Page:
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New rules for solar plants?


(6/20/2016)

by CHRIS ROGERS

If everything goes the way developers hope it will, rows of shiny, black panels may soon replace crops and hay in fields across the county. The Winona County Board approved the county’s third solar power plant last month, a three-acre “solar farm” or “community solar garden” near Rollingstone. Two larger solar farms, around 30 acres each, were approved nearby in Rollingstone and in Ridgeway, but are wrapped up in a disagreement with Xcel Energy. Even as they endorsed the new solar farm, county commissioners agreed to the Winona County Planning Commission’s recommendation that the county needs to beef up its regulations on solar power plants. Sometime after it tackles a proposed ban on frac sand mining, while it considers new regulations for dog breeding kennels, and in between its normal work of reviewing permit applications, the Winona County Planning Commission will consider new rules for the county’s burgeoning solar industry.

There are three main areas where some county officials have said the current regulations on solar farms are lacking. First, under the current ordinance, 30-acre solar power plants are subject to the same setback requirements as solar arrays designed to power a single home. Whether they cover 10 square feet or one million, solar panels only have to be 50 feet away from neighboring properties. For many neighbors in Ridgeway, that was too close.

Second, County Board member Steve Jacob and some Planning Commission members have raised concerns about solar power plants taking too many acres of agricultural land out of production. Keeping agricultural land in production and preventing development from breaking up farmland is one the county’s top goals, and county officials have debated whether solar power plants are in line with that goal. The solar power plants do not ruin tillable land. The posts that support the panels are driven or screwed into the ground without pouring any concrete, and can be pulled out when the power plant reaches the end of its life in 25-50 years. That is a long time, though, concerned officials say. Approving a permit to take top-quality tillable land out of production for 25-plus years gave Planning Commission member and farmer Rick Speltz heartburn this spring. “That is prime, prime, prime,” he said. Fellow Planning Commission member Don Evanson called for the county to adopt rules to keep solar power plants off prime soil.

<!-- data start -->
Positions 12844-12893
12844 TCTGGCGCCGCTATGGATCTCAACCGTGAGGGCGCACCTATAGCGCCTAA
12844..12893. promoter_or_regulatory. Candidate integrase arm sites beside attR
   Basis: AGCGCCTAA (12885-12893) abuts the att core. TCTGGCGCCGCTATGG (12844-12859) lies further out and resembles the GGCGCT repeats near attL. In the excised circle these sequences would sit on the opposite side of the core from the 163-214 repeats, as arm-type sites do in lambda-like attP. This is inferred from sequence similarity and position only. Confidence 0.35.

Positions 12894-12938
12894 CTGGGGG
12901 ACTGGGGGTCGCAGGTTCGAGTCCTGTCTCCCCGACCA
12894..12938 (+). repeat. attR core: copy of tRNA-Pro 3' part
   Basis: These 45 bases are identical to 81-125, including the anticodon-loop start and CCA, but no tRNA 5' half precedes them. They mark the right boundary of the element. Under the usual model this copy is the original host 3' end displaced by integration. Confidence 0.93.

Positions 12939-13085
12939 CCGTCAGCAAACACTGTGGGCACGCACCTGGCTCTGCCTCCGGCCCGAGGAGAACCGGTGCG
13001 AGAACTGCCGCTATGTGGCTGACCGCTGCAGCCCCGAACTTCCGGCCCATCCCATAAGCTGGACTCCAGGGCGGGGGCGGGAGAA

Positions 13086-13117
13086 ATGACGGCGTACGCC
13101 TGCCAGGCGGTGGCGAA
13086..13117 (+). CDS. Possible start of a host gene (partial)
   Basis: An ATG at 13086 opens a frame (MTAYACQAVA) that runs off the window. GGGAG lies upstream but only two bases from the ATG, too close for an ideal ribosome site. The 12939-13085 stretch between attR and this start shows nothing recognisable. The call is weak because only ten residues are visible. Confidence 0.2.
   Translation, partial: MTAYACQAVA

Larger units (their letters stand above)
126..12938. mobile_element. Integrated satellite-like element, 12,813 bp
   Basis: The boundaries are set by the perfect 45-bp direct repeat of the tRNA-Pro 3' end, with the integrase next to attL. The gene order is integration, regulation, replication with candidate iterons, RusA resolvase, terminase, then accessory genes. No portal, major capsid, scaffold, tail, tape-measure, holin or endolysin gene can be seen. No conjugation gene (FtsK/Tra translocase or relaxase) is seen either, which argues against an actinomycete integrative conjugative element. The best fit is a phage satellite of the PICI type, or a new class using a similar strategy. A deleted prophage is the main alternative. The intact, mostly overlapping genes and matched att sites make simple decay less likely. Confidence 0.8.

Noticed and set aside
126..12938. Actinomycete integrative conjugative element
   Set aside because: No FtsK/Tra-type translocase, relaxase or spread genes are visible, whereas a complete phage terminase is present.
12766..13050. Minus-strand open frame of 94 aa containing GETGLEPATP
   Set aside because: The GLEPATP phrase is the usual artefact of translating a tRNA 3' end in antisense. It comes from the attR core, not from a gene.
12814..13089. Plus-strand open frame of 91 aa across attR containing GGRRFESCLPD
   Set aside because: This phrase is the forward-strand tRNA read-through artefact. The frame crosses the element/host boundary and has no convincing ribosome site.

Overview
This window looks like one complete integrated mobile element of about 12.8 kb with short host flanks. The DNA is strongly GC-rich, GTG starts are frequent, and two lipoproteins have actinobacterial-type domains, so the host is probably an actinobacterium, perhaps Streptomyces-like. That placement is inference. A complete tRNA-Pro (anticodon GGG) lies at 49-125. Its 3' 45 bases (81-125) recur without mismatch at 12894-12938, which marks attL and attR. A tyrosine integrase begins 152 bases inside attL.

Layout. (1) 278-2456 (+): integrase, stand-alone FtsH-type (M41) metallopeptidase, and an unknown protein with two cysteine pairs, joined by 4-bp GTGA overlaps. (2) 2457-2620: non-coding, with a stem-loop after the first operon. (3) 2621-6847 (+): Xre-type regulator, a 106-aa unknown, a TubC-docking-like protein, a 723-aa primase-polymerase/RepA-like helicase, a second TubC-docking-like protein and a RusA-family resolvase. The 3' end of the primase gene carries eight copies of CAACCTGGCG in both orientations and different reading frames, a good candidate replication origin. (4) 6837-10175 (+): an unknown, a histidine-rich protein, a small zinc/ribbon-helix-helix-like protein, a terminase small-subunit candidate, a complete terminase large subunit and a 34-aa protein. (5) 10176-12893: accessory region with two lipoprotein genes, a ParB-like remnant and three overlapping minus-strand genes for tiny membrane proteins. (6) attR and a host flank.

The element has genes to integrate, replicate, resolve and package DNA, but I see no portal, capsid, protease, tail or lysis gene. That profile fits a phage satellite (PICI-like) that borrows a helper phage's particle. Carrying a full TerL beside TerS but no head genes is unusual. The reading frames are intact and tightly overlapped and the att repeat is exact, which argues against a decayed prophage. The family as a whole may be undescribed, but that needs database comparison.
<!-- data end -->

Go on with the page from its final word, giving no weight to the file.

Jacob has suggested that solar power plants should be encouraged on bluff tops that cannot be farmed.

Third, Jacob, commissioner Marcia Ward, and some Planning Commission members are concerned about whether local solar power plants will ever be cleaned up and returned to agricultural production if the companies behind them go bankrupt. Similar to bonds posted for reclamation of mines, the County Board and Planning Commission required one solar developer to post financial assurance bonds after 15 years to guarantee the funds needed to decommission its power plants. Evanson has criticized that approach, saying that to provide any real assurance, the bonds should be posted before construction. Others have questioned whether any county staff will remember to enforce that requirement in 15 years.

The solar power issue has created a sort of role reversal among county officials. Those who usually advocate for property rights have argued for more regulation and environmental protection supporters who usually argue for regulations advocate against them. Commissioners Marie Kovecsi, Jim Pomeroy, and Greg Olson all questioned whether the advocates of added rules for solar power plants were over-regulating the industry. “It almost seems like the talk is to almost like regulate them out of business,” Olson stated in an interview. “I think its a reach,” Olson said of some county officials' concerns. “It’s kind of contradictory to what they’ve been preaching the whole time, that these people who own the land have all these rights. And here’s something that is harmless for the most part.”

It is not typical for the Planning Commission to ask for the County Board’s permission before studying and making recommendations on zoning issues, but that is what the group did in this case. Last month, the County Board voted 3-2 to approve the Planning Commission’s request to study the issue. Kovecsi voted with Ward and Jacob to approve it. Olson and Pomeroy dissented.

Keep reading the Winona Post for more on this story.

 

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